Chicco for Convertible Car Seat

Our parent testers latched onto one particular usability feature on every seat: the leveling system that confirms whether or not your seat is at a safe angle for your child. The NextFit was the only seat we tested with its bubble level indicator at eye-level and on both sides of the seat. Most other car seats’ levels are near the bottom — which means you’d have to bend over to check if its level every time you adjust the seat.

Level Comparison for Convertible Car Seat

Something the parents didn’t know is that both the Chicco and the Britax have built-in lock-off systems that secure a seat belt — while it’s not necessarily more or less safe than any other system, it makes installation simpler and leaves less room for error. Same goes for its no-rethread harness.

That might’ve been enough to give the NextFit an edge over the other seats already, but child comfort was the priority with parents that solidified Chicco’s winning status. Parents loved the airplane-pillow-shaped headrest and memory-foam-like texture of the seat cushion, especially when compared to the other, less luxe-feeling materials on the Graco and Britax seats. Combined with the seat’s superior (machine-washable) cushioning and removable cupholder, parents walked away convinced that this seat would make their kid happiest.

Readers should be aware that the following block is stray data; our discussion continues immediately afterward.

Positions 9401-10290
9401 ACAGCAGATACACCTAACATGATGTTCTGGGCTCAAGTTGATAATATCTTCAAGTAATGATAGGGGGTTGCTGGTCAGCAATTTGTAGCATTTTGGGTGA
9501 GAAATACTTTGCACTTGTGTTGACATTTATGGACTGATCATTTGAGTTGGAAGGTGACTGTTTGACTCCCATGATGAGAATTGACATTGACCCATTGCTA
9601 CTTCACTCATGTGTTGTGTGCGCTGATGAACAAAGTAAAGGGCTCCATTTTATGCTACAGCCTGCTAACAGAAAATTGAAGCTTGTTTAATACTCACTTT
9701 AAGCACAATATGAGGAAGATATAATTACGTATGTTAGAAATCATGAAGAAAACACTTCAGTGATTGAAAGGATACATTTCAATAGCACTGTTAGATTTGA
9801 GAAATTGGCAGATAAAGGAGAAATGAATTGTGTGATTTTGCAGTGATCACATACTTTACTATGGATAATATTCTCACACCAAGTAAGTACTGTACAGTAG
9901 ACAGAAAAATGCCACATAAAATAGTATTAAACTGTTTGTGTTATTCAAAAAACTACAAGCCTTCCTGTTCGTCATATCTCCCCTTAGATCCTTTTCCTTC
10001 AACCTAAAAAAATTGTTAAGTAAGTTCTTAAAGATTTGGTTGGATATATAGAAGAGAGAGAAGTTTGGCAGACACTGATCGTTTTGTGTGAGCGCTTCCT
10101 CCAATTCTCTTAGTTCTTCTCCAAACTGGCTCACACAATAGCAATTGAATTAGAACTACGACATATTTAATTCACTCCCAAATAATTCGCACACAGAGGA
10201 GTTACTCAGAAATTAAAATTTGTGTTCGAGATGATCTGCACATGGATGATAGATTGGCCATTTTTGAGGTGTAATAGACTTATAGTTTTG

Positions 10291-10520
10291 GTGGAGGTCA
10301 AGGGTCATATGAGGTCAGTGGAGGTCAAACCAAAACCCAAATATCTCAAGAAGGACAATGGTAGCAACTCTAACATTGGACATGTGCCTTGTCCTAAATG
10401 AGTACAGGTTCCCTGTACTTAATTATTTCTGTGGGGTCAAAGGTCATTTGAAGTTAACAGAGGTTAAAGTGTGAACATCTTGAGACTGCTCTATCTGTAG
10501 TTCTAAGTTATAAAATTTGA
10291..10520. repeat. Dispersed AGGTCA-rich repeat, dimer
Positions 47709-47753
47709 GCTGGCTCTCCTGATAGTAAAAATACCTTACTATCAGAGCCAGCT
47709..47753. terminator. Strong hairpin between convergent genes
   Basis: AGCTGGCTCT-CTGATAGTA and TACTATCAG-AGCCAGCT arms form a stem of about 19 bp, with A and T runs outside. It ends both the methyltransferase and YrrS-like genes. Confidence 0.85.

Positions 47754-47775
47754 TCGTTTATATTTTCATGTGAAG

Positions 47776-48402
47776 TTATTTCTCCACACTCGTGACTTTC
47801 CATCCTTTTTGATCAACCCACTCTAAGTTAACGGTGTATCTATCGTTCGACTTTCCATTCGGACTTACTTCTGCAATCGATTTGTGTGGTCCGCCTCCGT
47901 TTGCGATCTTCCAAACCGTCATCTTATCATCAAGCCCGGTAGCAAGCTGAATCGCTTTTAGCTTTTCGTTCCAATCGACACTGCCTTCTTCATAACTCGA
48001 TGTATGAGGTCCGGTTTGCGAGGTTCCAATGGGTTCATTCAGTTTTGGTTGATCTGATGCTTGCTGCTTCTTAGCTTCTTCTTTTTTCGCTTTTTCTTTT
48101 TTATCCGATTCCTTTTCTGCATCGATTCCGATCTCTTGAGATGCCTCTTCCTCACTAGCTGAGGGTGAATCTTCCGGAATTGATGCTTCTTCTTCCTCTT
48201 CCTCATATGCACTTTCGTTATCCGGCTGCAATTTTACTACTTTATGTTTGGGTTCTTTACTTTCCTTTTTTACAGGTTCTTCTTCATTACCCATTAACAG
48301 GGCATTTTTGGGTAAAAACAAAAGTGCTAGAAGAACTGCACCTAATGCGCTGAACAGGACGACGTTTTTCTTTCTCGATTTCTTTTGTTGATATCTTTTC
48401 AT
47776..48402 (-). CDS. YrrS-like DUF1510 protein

The NextFit also comes in an ultra-cleanable version.For $50 more, Chicco offers the NextFit Zip, the same car seat with a cover that zips off for even easier washing.

In terms of weight, the Chicco is much heavier than the Graco (though not quite as heavy as the Britax); lifting it feels similar to carrying a very full bag of groceries. That’s fine if you plan to leave it in one car — nearly half of the parents we surveyed do — but if you want a seat you could bring to the airport when traveling or just need to move it between cars in the driveway regularly, you may be better off with a lighter seat.

The only reservation we had about the Chicco was a lower-than-average score in NHTSA’s ease-of-installation for rear-facing. We credit that to a potentially less-than-ideal experience when parents install the seat rear-facing with a seatbelt.

NHTSA reports that the person installing the seat “must move padding to route the vehicle belt,” and that some “interference” is possible between the seat and the belt routing system. Despite those potential issues, it did earn a “very good” rating for rear-facing belt installation from Consumer Reports. And since the everyday usability features of the NextFit surpassed all others, we were still willing to give it the edge.

One of our parent testers owns both the Britax and the Chicco models we brought in, and he confirmed that if he made the decision again, picking the NextFit would be an easy choice. And when all was said and done, every parent who checked out our picks was convinced that the NextFit was the best option, and we agree. With nice-to-have features and a streamlined design, the seat makes keeping your kid safe as convenient as possible.